Combined Quantification and Deep Serotyping for Salmonella Risk Profiling in Broiler Flocks.
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Despite a reduction of Salmonella contamination on final poultry products, the level of human salmonellosis cases attributed to poultry has remained unchanged over the last few years. There needs to be improved effort to target serovars which may survive antimicrobial interventions and cause illness, as well as to focus on lessening the amount of contamination entering the processing plant. Advances in molecular enumeration approaches allow for the rapid detection and quantification of Salmonella in pre- and postharvest samples, which can be combined with deep serotyping to properly assess the risk affiliated with a poultry flock. In this study, we collected a total of 160 boot sock samples from 20 broiler farms across four different integrators with different antibiotic management programs. Overall, Salmonella was found in 85% (68/80) of the houses, with each farm having at least one Salmonella-positive house. The average Salmonella quantity across all four complexes was 3.6 log10 CFU/sample. Eleven different serovars were identified through deep serotyping, including all three key performance indicators (KPIs; serovars Enteritidis, Infantis, and Typhimurium) defined by the U.S. Department of Agriculture-Food Safety and Inspection Service (USDA-FSIS). There were eight multidrug resistant isolates identified in this study, and seven which were serovar Infantis. We generated risk scores for each flock based on the presence or absence of KPIs, the relative abundance of each serovar as calculated with CRISPR-SeroSeq (serotyping by sequencing the clustered regularly interspaced palindromic repeats), and the quantity of Salmonella organisms detected. The work presented here provides a framework to develop directed processing approaches and highlights the limitations of conventional Salmonella sampling and culturing methods. IMPORTANCE Nearly one in five foodborne Salmonella illnesses are derived from chicken, making it the largest single food category to cause salmonellosis and indicating a need for effective pathogen mitigation. Although industry has successfully reduced Salmonella incidence in poultry products, there has not been a concurrent reduction in human salmonellosis linked to chicken consumption. New efforts are focused on improved control at preharvest, which requires improved Salmonella surveillance. Here, we present a high-resolution surveillance approach that combines quantity and identity of Salmonella in broiler flocks prior to processing which will further support improved Salmonella controls in poultry. We developed a framework for this approach, indicating that it is possible and important to harness deep serotyping and molecular enumeration to inform on-farm management practices and to minimize risk of cross-contamination between flocks at processing. Additionally, this framework could be adapted to Salmonella surveillance in other food animal production systems.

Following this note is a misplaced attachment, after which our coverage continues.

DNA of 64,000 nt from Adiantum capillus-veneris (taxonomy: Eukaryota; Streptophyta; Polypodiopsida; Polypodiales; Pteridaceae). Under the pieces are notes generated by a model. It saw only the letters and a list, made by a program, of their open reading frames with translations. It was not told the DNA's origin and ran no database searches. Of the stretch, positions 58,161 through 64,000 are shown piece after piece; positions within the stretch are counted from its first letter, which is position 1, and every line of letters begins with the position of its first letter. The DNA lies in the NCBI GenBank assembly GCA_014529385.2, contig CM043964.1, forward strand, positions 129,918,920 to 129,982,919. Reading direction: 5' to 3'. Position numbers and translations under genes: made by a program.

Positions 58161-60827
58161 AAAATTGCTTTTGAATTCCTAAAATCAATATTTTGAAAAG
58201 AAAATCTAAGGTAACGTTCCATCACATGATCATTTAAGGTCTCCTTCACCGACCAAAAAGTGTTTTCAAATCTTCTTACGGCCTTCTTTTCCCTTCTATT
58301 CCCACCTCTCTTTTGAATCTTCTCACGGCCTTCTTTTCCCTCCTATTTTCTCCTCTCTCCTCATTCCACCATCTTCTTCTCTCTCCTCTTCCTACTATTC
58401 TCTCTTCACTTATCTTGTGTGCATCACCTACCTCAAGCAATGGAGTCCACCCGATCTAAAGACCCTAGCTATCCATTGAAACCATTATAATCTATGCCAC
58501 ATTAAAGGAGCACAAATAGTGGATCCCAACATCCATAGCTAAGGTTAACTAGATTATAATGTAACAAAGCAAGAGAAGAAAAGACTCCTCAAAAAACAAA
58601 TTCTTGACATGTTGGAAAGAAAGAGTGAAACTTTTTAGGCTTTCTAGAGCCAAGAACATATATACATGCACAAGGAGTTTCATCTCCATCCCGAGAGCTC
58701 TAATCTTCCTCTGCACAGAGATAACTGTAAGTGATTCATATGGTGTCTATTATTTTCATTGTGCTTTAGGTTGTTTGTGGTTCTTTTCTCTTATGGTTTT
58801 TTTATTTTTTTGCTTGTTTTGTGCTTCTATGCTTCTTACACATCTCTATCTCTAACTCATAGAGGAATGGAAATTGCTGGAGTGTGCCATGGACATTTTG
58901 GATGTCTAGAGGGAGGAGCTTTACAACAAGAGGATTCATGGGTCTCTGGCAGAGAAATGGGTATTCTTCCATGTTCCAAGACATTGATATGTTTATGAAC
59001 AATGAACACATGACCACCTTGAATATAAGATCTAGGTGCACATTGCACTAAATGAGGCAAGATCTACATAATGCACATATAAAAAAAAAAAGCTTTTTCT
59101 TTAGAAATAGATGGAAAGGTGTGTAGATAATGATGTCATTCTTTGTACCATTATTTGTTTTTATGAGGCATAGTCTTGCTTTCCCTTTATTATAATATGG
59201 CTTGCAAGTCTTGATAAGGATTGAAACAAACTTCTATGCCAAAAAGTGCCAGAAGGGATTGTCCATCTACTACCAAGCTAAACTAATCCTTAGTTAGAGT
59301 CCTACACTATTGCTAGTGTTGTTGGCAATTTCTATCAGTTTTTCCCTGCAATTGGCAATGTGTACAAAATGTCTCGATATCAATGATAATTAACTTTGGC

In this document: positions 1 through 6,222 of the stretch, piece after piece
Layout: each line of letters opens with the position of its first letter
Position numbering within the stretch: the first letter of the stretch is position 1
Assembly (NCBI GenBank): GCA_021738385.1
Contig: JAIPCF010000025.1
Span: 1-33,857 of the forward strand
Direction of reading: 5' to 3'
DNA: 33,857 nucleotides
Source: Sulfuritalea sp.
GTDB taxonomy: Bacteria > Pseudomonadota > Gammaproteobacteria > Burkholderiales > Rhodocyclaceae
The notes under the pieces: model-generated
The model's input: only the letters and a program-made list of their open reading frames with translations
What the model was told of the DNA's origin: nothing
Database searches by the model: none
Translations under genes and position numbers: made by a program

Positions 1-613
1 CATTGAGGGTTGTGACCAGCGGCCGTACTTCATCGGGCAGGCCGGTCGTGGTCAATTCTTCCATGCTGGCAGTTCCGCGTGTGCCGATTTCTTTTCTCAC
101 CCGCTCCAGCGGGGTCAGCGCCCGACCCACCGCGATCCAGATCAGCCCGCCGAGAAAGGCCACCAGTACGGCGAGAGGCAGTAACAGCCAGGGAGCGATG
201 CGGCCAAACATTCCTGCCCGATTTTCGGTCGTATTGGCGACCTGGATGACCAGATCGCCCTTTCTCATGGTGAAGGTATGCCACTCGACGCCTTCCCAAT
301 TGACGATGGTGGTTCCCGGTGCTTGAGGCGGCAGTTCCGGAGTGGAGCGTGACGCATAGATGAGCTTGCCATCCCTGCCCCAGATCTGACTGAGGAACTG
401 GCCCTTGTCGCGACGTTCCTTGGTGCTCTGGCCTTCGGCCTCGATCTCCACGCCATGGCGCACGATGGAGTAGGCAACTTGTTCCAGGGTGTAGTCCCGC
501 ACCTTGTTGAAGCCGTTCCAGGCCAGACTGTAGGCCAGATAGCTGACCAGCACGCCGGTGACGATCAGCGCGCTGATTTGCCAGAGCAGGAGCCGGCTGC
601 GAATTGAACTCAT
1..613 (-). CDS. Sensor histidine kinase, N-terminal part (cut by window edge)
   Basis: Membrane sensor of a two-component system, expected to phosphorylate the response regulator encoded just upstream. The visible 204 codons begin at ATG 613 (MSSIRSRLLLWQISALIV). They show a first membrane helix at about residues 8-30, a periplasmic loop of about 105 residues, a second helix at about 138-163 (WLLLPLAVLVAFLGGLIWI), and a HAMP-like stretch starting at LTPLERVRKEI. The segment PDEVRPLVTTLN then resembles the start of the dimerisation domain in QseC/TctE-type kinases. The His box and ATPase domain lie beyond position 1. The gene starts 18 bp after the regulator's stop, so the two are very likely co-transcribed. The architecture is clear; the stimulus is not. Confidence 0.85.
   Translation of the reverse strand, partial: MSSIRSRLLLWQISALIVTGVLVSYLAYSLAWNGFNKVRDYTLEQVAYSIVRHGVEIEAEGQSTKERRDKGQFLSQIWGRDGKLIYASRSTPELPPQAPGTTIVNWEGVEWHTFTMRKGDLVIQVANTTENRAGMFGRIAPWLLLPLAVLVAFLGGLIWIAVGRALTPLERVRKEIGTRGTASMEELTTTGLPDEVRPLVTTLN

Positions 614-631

author list (cited authors)
Obe, T., Siceloff, A. T., Crowe, M. G., Scott, H. M., & Shariat, N. W.
complete list of authors
Obe, Tomi||Siceloff, Amy T||Crowe, Megan G||Scott, H Morgan||Shariat, Nikki W
editor list (cited editors)